You shall not kill, neither shall you steal, neither shall you do harm to the aged, lest you incur the danger of death. All those who infringe this order shall be condemned to death by being drowned in the river, or in boiling water.

Note: Actually 3 laws - for killing, stealing & elder abuse. Beware. If you break this law you may "incur the danger of death" before you are actually killed.

Those who do not cause these rules to be obeyed: if they are headmen, they shall be put to death by being stoned and crushed; and if they are agorangs they shall be placed in rivers to be eaten by sharks and caymans.

The fingers shall be cut-off: of all those who break anitos of wood and clay in their alangans and temples; of those who destroy the daggers of the catalonans(priest/priestess), or break the drinking jars of the latter.

Philippine Sea

The Philippine Sea is a marginal sea east of Philippines. It is a part of the western Pacific Ocean encompassing an area from Palau to Japan.

The Philippine Plate forms the floor of this sea and it subducts under the Eurasian Plate which formed the Philippine archipelago. Between the two plates is the Philippine Trench.The Philippine Islands are tropical.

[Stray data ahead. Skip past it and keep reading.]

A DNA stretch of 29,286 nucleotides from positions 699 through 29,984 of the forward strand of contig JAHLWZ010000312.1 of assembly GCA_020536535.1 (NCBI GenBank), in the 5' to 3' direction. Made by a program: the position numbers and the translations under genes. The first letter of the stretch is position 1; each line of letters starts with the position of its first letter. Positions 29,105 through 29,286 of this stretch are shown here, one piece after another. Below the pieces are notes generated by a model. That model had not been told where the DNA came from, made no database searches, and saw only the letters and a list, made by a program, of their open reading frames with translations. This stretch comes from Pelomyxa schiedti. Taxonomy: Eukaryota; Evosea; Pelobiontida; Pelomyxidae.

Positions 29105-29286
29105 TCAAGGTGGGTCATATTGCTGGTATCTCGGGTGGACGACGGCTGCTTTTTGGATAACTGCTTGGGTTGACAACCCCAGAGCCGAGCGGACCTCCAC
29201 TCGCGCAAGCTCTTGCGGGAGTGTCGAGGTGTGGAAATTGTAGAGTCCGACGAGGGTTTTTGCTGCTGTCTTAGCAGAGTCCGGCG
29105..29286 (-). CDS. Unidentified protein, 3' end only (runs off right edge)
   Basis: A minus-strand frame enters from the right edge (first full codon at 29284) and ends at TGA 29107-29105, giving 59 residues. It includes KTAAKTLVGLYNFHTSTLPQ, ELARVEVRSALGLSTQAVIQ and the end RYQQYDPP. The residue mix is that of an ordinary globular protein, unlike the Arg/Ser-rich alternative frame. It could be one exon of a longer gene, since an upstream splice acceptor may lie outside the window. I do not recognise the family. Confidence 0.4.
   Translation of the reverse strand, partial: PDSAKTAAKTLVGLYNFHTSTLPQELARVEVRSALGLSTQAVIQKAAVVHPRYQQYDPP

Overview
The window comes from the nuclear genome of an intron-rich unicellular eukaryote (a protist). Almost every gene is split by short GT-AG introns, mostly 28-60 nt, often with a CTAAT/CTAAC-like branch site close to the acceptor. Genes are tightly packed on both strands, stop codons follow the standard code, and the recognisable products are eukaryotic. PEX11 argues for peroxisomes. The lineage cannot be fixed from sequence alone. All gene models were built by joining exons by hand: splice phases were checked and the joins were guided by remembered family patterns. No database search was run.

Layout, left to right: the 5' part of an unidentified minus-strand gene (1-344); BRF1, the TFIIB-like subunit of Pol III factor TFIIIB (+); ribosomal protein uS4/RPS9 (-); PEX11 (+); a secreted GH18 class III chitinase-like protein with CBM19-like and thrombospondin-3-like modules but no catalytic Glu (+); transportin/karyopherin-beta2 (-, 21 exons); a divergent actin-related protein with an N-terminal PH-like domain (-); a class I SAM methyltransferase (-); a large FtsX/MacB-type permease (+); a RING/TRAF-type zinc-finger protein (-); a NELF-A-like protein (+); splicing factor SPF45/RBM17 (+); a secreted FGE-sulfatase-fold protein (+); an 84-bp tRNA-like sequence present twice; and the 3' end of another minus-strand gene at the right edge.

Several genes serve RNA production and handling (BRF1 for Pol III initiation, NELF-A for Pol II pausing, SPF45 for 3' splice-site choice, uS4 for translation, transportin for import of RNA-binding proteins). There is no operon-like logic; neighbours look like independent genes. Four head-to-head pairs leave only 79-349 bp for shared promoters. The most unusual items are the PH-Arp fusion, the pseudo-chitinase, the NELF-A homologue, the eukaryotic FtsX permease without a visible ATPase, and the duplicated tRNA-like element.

The Philippine Sea is bordered by the Philippines and Taiwan to the west, Japan to the north, the Marianas to the east and Palau to the south. Adjacent seas include Celebes Sea which is separated by Mindanao and smaller islands to the south, South China Sea which is separated by Philippines, and East China Sea which is separated by Ryukyu Islands.

In June 1944 the Battle of the Philippine Sea, a very large and decisive World War II naval battle between Japan and the United States, took place in the eastern Philippine Sea, near the Mariana Islands.

Pastores de Sibonga

Pastores de Sibonga is a short Christmas play which narrates the story of Christ's nativity as performed in Brgy. Magcagong, Sibonga, Cebu, Philippines. The play depicts the shepherd's adoration of the child Jesus.

Pastores de Sibonga dates back to the 1920s (Ocampo, 2004).

It is performed used red fans and white handkerchiefs. An oval-shaped native fan is used and held by the right hand during the performance. The white square handkerchief is held by the left hand folded into a triangular shape.